Last time around, the distress was located in large complex deals, often securitised, where companies had been saddled with too much debt and values had dropped, meaning that if lenders wanted to force the sale of assets, they would have to take a loss.

This time, companies, not assets, are overextended, especially where their income has been threatened by the impact of the coronavirus. Hussain points to the debt travails of shopping centre REIT Intu and cinema chains like AMC Theatres

The majority of expected distress will be in the corporate debt sector, he said. Should the lockdown continue for an extended period, it will undoubtedly impact real estate debt secured on hospitality assets in their widest forms, from hotels to serviced offices to arenas and student accommodation.

This will initially feed through as shortfalls in rent, and depending on the duration of the crisis, will result in increased vacancies, reduced rents and a material drop in capital values. He said that there has been little sign of distress among lenders so far, but it is coming. 

“The next quarter day [when quarterly rents need to be paid] in June will be the starting point,” Hussain said. “That is when lenders will need to start determining whether this is just a temporary problem or if it is something long-term that needs restructuring.”

Brookland's Georghios Anker Parson

Retail is of course a major locus for issues with loans: The sector was struggling before the pandemic and with most stores closed, retail property owners are likely to be in breach of loan-to-value and interest cover covenants. And lenders will have some tricky decisions to make.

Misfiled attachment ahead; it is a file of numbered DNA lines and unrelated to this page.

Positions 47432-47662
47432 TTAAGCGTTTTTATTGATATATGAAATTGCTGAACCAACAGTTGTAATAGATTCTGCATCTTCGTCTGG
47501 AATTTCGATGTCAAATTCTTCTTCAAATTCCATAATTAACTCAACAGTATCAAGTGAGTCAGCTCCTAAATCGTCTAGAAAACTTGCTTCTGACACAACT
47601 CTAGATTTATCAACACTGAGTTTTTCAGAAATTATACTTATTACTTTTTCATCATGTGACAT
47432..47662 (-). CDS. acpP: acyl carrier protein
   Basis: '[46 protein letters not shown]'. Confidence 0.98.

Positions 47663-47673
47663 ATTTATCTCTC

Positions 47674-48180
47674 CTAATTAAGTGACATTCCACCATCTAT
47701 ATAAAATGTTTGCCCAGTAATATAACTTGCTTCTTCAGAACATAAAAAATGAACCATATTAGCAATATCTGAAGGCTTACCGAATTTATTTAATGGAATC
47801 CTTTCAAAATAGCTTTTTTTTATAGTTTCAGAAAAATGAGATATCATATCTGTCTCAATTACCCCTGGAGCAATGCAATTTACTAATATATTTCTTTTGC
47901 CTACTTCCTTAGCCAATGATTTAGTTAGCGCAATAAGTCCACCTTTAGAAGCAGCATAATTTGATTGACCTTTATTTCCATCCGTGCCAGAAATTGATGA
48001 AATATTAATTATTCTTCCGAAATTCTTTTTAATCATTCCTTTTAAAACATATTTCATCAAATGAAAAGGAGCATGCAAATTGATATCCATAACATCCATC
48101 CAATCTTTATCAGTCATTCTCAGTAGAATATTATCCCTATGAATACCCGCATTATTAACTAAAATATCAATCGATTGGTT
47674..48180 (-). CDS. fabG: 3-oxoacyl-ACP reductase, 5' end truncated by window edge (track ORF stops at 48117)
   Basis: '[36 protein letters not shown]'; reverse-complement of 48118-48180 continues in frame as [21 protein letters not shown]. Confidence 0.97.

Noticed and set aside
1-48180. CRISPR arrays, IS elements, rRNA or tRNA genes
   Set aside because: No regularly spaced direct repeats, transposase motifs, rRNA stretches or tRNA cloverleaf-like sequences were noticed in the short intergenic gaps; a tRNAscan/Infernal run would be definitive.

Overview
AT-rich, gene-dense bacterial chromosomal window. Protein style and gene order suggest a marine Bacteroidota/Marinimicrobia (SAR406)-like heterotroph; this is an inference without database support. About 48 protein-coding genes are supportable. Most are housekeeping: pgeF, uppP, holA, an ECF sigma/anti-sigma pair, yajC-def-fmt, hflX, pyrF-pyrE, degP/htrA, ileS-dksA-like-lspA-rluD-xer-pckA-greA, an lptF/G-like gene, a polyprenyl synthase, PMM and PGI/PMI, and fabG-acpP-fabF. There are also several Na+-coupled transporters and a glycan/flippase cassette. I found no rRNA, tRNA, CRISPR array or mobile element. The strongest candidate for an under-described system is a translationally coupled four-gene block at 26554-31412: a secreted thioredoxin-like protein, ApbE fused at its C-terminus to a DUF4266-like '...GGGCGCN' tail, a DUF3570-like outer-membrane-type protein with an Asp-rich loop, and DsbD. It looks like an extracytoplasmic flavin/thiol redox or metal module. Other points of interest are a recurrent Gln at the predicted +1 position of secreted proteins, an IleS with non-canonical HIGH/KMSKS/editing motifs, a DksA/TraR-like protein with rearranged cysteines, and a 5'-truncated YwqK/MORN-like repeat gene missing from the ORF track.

“A big part of the strategy has been to amend and extend, but when values drop below a certain level lenders may see a different response from owners,” he said. “A lot of owners of these assets may now be more than willing to just hand the keys back, or ask lenders to pay them to continue managing the assets.”

”It has proven to be very difficult to re-create value lost in recent years,” he added. “For lenders, some might now take this opportunity to take much bigger provisions on retail loans and any future losses are more likely to be associated with COVID-19, than perhaps excessive lending to the retail sector at the wrong time.” 

Building For The Future

Whilst Hussain sees a need for Brookland’s restructuring services in the near term, his longer-term focus is on building one of Europe’s leading debt arranging firms.

“There has never been a more important time for real estate owners to have the right debt advice, especially as we enter a period of uncertainty and a highly fragmented debt market across Europe,” he said.  

Hussain’s fellow partner in the business is Georghios Anker Parson. Another high achiever, he became an equity partner at the age of 30 within five years of joining Brookland straight from Cambridge University.

“By focussing more on one core product area, we hope to scale up the Brookland business and build a meaningful presence across Europe,” Parson said. “Whether it’s a £10M bridge or development facility, a £50M investment loan or a £500M high-yield bond together, we want to make Brookland the go-to firm for any real estate investors’ needs in Europe.”  

One of the few positives from this crisis is the opportunity for reflection, on how to push forward one’s business, but also oneself.

“Every single day I try to think about how I can improve,” Hussain said. “How I can add more value to my clients and how I can give back more socially.”